Your oncologist has recommended that you have a course of radiotherapy. This page gives you information about radiotherapy, what will happen during treatment and the side effects. Please be aware that radiotherapy centres are training centres for doctors, nurses and radiographers. Students may be present in the department but they are supervised at all times. If you would prefer not to have students present during your treatment please let a member of staff know. You may find it useful to write down some questions before you start your treatment.

What is radiotherapy?

Radiotherapy is the use of radiation to treat a disease, most commonly cancer.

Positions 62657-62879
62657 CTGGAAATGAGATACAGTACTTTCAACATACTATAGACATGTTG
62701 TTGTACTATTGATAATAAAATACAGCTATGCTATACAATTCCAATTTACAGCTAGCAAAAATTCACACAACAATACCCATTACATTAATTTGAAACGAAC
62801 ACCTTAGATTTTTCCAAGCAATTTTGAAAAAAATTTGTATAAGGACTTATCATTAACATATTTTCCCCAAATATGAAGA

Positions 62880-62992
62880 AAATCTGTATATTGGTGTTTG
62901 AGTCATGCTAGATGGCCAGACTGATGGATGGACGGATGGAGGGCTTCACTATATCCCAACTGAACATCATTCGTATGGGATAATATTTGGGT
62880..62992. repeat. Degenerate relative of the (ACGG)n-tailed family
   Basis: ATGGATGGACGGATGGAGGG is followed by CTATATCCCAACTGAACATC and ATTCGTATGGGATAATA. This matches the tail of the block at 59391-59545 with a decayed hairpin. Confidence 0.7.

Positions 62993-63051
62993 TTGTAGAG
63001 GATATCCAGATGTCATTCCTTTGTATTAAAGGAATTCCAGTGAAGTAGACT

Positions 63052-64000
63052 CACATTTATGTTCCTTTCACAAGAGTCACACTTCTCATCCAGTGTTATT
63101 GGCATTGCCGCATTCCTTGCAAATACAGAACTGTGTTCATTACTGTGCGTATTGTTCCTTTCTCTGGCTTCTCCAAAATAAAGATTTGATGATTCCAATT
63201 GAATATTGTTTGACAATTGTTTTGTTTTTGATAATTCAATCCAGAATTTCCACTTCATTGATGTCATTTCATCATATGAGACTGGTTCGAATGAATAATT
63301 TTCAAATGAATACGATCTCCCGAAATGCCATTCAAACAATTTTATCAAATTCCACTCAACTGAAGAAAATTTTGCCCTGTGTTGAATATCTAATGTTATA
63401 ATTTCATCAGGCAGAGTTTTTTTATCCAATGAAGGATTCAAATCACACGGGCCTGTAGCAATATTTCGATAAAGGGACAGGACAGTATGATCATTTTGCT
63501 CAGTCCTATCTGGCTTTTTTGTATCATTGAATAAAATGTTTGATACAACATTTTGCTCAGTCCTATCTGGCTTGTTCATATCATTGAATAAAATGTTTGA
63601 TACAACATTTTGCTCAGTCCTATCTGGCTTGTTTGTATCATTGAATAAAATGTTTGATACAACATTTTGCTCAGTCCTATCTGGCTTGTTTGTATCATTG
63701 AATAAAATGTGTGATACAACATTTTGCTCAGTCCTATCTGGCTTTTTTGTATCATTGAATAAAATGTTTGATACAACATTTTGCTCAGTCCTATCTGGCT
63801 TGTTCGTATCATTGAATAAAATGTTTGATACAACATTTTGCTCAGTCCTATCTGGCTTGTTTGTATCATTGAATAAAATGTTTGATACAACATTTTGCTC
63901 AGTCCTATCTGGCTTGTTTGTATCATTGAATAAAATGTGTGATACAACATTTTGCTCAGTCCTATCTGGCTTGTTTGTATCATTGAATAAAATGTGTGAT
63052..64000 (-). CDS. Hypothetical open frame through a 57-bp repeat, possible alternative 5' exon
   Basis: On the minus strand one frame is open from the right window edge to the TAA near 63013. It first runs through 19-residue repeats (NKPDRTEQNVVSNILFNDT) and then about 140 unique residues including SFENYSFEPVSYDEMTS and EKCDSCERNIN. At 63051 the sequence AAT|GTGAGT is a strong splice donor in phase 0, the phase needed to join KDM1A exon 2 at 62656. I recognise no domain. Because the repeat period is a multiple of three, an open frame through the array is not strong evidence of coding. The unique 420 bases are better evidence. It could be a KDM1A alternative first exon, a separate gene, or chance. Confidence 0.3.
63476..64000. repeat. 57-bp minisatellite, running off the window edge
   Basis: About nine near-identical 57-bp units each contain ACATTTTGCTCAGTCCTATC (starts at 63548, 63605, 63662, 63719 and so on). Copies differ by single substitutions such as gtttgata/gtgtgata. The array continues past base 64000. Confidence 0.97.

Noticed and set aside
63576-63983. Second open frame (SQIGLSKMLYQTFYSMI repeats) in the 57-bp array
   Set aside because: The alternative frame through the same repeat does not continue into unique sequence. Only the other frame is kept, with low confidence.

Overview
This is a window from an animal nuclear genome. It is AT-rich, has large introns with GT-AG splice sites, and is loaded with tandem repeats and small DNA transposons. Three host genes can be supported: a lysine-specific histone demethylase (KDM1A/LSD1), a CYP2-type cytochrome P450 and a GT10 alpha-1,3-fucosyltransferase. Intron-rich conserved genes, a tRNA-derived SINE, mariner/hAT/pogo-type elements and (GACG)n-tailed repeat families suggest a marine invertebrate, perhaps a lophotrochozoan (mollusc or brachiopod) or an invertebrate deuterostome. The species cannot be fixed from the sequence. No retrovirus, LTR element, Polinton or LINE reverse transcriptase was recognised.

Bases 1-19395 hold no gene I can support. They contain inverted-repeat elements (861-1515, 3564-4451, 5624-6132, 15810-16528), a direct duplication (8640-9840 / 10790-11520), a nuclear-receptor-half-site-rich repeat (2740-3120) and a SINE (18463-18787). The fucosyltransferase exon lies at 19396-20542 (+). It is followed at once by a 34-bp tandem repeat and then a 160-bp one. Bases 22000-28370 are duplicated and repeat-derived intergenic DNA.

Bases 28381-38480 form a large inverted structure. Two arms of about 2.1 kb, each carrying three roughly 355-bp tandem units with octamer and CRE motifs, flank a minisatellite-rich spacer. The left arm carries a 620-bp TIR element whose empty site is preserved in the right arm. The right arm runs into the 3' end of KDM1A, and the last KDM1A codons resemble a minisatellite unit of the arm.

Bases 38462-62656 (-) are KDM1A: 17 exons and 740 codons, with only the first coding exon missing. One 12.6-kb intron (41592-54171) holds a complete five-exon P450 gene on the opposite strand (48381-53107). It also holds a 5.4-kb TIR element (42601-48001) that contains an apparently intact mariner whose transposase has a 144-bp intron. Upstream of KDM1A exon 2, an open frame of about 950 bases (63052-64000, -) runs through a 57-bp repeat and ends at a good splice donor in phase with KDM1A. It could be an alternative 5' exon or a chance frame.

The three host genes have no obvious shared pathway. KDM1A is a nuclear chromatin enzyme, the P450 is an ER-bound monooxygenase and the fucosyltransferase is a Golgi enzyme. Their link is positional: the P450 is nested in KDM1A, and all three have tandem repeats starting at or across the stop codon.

Your treatment will be divided evenly into a number of sessions (fractions), usually given once a day from Monday to Friday, with a rest at the weekend. Some departments work at weekends, or weekend treatments may be given around bank holidays or in the event of a machine breakdown.

The treatment delivered will be exactly the same every day. The number of sessions you have will vary depending on a number of factors. For this reason, each patient’s treatment is specially tailored to them, and even those with the same type of cancer as you may receive different treatments.

The treatment will cause damage to the normal cells in the area too, but they can repair themselves much more effectively than the cancer cells. This damage is what causes the side-effects you are likely to experience during the treatment.